Cuba’s Private Sector Has Become an Example of Resistance

The preparation and sale of food remains one of the most attractive choices in the private sector according to the OCDH. (14ymedio)

14ymedio bigger14ymedio, Madrid, March 12, 2021 — Cuba’s private sector, whose workers are referred to as cuentapropistas, suffered a 25% decline in 2020 compared to the previous year. This was mainly due to impact of the Covid-19 pandemic but also partly because of the crisis caused by the country’s economic system.

The island’s calamitous situation is analyzed in depth in an article, “Environment, Private Enterprises and Economic Rights,” published on Thursday by the Cuban Observatory for Human Rights (OCDH).

For starters, it confirms the official data: private businesses employ around 30% of the country’s active labor force and contribute 13% to state coffers in the form of taxes.

From 2010, when the regime legalized self-employment, until January of 2020, the private sector grew 59%, with 459,234 legally registered cuentapropistas throughout the country. However, 158,000 of them have since gone out of business. The causes, according to Rosello Consultores and confirmed by the OCDH, are “losses resulting from Covid-19 [65%], the country’s economic crisis [30%] and other factors [5%]”

“The failures of the Cuban economic system are becoming increasingly obvious,” says the OCDH in its report. “The various issues and ongoing crises have only aggravated and simultaneously made more explicit the shortcomings of the Cuban economy, which is still tied to the primacy and monopoly of the state, its commitment to centralized planning and the rejection of prosperity, which the Communist Party calls ’accumulation of wealth.’”

Against this backdrop, the report continues, self-employment has been one of the few “ruptures” with the “Stalinist economic model,” becoming not only “an example of efficiency” but also “an example of resistance” in the current “adverse” environment.

According to the report, the most attractive activities in the private sector continue to be the preparation and sale of food, transportation of cargo and passengers, leasing rooms in private homes and telecommunication services, which represented 22% of operating licenses in 2020 and 78% of the 127 approved self-employment categories.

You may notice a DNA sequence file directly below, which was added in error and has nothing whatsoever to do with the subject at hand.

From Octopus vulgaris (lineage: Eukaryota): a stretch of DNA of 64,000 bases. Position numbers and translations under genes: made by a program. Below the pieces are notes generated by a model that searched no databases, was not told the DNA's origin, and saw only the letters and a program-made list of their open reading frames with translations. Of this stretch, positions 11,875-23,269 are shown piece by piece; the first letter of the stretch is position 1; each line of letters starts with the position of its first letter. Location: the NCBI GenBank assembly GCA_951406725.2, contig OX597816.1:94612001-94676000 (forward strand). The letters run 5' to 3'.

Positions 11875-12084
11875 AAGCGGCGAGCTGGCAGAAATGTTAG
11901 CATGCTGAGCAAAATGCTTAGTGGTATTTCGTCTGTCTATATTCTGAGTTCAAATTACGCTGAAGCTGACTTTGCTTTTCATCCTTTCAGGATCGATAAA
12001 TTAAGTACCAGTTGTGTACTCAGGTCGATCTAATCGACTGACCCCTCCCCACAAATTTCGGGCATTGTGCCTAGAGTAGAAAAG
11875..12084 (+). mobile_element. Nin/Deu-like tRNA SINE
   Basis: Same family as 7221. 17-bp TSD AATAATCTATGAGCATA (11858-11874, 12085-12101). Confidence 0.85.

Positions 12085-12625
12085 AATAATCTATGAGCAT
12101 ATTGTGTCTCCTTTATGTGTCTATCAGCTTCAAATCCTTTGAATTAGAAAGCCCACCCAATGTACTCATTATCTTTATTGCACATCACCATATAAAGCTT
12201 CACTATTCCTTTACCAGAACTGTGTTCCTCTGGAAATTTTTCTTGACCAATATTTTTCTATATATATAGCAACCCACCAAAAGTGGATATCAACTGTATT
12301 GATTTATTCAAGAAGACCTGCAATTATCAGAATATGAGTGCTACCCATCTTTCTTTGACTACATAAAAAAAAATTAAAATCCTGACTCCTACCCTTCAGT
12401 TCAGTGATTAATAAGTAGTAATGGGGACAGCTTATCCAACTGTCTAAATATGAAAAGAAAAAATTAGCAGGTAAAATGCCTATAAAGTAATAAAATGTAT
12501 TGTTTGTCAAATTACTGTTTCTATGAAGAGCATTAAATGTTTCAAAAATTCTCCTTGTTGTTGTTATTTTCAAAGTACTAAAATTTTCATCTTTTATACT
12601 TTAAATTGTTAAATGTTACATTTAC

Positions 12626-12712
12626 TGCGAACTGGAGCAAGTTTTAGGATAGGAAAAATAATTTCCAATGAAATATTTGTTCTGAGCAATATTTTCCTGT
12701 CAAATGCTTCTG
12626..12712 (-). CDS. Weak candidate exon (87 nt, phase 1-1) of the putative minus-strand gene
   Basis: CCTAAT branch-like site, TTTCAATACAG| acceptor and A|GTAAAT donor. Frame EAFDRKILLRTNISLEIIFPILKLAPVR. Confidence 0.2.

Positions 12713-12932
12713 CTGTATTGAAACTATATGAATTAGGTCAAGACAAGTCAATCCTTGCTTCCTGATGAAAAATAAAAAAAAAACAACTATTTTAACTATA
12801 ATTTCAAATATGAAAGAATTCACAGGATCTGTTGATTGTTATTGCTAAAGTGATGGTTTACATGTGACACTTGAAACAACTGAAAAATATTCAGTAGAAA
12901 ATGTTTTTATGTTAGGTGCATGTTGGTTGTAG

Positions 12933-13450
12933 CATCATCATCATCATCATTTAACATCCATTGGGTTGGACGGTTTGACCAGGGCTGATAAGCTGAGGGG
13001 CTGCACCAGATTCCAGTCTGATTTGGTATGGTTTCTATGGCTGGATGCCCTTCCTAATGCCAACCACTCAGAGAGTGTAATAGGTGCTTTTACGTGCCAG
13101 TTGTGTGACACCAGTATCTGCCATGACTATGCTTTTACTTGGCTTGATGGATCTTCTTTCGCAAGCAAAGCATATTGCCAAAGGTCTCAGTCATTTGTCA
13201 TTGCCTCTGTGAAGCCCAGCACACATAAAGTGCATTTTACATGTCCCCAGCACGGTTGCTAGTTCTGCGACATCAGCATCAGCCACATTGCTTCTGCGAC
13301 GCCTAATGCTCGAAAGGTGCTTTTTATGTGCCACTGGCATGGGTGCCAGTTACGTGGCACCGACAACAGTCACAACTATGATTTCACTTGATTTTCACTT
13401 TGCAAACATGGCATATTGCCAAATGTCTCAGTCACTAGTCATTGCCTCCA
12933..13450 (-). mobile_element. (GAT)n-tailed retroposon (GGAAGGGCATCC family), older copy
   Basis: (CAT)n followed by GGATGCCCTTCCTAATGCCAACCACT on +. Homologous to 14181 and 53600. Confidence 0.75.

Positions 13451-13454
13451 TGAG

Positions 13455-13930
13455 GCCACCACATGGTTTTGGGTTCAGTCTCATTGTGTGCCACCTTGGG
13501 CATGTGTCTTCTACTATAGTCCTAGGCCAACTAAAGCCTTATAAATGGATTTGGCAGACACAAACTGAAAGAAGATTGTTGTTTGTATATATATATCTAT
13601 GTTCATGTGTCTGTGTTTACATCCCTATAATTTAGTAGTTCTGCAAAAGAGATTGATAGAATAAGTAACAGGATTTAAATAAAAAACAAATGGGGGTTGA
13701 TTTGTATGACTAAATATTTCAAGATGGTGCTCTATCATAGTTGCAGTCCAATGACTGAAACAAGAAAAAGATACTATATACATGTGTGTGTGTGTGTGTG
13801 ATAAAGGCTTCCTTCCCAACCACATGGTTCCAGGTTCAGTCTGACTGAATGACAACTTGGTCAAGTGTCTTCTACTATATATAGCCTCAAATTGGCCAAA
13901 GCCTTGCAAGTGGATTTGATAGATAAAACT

The organization states that last year saw “increased economic rights violations, persecution and surveillance of the self-employment sector.” Authorities also carried out 1,400,000 “control actions” while fines amounted to 32 million pesos, 44% more than in 2019.

“Given its entrepreneurial nature, the private sector expresses a repressed pluralism and constitutes a countercultural platform for civic reflection,” says the OCDH, which counted forty-seven public protests and demands for economic rights by Cuban cuentapropistas. “Despite their legitimacy, they were ignored by the media and the seventeen official national unions,” it adds.

The Madrid-based organization highlights that Cuba has been in a “a deep economic and financial crisis” since 2019. Among the causes it cites are a drop in oil prices and “breach of supply contracts” by the Venezuelan national oil company PDVSA, the three billion dollars set aside to pay the foreign debt, and sanctions imposed by the United States under the Trump administration. Contributing factors include a decline in foreign tourism as well as purchases of agricultural products from the United States.

In addition, “certain elements of Cuba’s legal and economic system itself, which, although they are not temporary, are seen as partof the permanent crisis,” for example the high taxes,” which, according to the OCDH, in 2018, were above the average for Latin America and the Caribbean and above the average for the OECD countries themselves,” notes the Observatory.

The report concludes, “Self-employment generates half a million jobs, and makes significant contributions to the state budget and to GDP. Given how important it is today, it even more crucial to create conditions to encourage its development. A strong and healthy business network would create a multiplier effect which would benefit everyone, especially the people.”


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